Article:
My work over the past two years has documented my personal observations and concerns about our society as well as observations of communal behavior.  I have discussed social anxiety and political and consumer issues, in addition to social control.  My most recent body of work is an exciting and entertaining way for me to view our culture, a culture that can learn from its mistakes and overcome the sociological issues that are referenced in my work. 

This work revolves around the interpretation of modern social behavior through visual dialogue and performance.  My work asks the viewer to question society’s judgments of behavior, beliefs, and individuality.  By creating work evocative of playground equipment I ask for audience participation. This interaction becomes a performance which questions the line between audience and work of art.  It also puts the viewer in a situation that is normally unexpected in public situations.  There is a strong sense of human instinct in my work, which reflects the idea that we have been forced to control our urge to enjoy certain aspects of our behavior.  I relate back to animals and children upon whom society’s behavioral boundaries have had less of an effect. These performances by the audience are my way of asking adults to, more or less act like children and animals with their peers as an audience.  This may alter the way our society judges instinctual behavior in and out of the art community. 

This body of work incorporates what I consider to be the most exciting aspects of the playgrounds that I grew up with, specifically swings and spring-riders. The work creates a pleasurable experience for the audience.  It is not critical for every viewer to ride or interact with the work.  I am providing it as an option.  As long as the viewer sees someone ride or can visualize someone or something riding the work, it will be successful.  I create a feeling of freedom for the viewer; one similar to how they felt when they were children and it didn’t matter whether they wore pants outside or not.  I capture the same excitement they had on their way to the playground when they were five, which is how I feel when I make and experience these objects.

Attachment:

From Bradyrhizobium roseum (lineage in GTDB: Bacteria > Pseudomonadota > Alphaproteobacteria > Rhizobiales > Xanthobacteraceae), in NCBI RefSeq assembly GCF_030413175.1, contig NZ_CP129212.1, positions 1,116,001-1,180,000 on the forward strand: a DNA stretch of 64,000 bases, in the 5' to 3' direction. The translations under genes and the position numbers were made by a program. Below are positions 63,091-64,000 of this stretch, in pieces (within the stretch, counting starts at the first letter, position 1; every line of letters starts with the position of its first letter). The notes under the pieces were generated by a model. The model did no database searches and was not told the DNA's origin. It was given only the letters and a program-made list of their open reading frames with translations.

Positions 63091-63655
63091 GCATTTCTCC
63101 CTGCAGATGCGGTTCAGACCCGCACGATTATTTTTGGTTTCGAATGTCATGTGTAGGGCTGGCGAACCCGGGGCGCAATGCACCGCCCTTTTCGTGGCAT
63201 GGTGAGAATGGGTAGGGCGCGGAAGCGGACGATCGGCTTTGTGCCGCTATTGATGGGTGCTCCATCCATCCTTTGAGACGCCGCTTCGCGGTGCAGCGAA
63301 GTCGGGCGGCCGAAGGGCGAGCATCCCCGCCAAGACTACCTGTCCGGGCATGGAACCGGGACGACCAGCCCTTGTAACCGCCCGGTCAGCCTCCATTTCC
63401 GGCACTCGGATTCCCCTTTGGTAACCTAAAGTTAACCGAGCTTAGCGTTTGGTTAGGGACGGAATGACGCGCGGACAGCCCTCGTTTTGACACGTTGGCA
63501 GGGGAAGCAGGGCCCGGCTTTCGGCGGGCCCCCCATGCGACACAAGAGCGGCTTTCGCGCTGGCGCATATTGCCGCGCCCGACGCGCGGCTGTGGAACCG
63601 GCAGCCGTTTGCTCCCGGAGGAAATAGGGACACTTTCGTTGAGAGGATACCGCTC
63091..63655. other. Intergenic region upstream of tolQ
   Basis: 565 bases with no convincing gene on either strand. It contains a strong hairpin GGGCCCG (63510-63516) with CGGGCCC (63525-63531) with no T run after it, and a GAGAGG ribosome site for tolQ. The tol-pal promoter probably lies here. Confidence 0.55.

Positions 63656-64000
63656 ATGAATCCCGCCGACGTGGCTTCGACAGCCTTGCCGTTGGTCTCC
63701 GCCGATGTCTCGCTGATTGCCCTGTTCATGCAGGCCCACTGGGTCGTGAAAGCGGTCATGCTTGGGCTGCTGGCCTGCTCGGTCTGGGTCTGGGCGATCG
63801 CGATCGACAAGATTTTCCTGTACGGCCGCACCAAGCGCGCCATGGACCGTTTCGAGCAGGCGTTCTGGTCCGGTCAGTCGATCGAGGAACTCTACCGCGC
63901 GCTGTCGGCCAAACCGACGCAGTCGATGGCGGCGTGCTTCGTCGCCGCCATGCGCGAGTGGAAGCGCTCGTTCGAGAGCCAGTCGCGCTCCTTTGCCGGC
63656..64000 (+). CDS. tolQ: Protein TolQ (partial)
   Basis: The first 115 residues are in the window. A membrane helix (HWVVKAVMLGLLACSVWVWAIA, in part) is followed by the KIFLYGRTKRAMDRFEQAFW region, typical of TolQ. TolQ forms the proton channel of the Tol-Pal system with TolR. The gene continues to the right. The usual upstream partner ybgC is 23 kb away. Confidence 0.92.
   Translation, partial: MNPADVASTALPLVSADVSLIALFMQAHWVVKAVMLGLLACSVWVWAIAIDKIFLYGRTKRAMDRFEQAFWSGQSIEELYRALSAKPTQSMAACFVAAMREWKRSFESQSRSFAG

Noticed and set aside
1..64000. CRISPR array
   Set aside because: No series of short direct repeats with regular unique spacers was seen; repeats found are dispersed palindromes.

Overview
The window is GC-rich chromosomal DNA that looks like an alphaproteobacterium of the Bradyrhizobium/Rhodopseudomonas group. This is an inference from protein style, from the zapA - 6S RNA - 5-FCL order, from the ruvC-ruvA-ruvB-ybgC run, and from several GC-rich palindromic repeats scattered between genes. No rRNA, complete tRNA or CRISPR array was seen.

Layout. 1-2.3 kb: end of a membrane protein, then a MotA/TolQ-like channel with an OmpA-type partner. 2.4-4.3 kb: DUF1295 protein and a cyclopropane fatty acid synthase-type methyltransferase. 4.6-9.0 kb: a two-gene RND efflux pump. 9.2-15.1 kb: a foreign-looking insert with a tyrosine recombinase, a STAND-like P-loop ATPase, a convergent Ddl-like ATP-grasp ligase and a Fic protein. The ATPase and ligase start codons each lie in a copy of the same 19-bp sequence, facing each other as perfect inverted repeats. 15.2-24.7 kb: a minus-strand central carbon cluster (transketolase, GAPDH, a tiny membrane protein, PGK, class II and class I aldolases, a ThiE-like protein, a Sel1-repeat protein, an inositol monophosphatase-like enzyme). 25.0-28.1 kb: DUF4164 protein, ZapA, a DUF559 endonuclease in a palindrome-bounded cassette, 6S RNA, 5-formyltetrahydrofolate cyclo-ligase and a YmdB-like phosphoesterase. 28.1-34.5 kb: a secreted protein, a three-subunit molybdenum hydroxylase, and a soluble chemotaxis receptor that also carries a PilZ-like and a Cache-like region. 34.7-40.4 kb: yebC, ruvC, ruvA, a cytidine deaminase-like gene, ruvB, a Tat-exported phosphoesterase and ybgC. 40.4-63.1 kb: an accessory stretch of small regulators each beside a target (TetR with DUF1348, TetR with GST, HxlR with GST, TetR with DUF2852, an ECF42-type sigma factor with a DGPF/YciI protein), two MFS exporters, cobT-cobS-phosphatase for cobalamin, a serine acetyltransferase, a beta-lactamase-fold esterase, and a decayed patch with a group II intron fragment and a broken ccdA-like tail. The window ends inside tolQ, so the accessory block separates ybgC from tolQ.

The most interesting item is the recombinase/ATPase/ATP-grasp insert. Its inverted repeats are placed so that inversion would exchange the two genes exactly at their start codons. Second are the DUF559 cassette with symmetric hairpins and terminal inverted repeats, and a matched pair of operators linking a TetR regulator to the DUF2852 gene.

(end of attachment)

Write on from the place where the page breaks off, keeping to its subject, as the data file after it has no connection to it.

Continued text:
“Rigged” is a body of work dealing with the intuitive mechanics and engineering of rural farm life.  The understanding of both the agricultural sciences and the ability to replace, repair and combine machines to perform specific and unpredictable tasks is a knowledge and skill often overlooked by the benefactors of this lifestyle. My goal is to shed light upon the intelligence, creativity and problem solving skills of those who provide us with our most basic needs



    Exuviae deals with the inherent vulnerability of life during times of change. In order for many life forms to become stronger, self sufficient and powerful they must first shed their skin or exoskeleton. This results in a period of weakness where they are susceptible to the dangers of their environment. Light weight, fragile, cracked, brittle and often broken or fragmented these objects show signs of struggle and perseverance. They can be interpreted as either the ghostly remnants of aged strength or a symbol for continued endurance and survival that has transformed or evolved into a life more equipped for survival.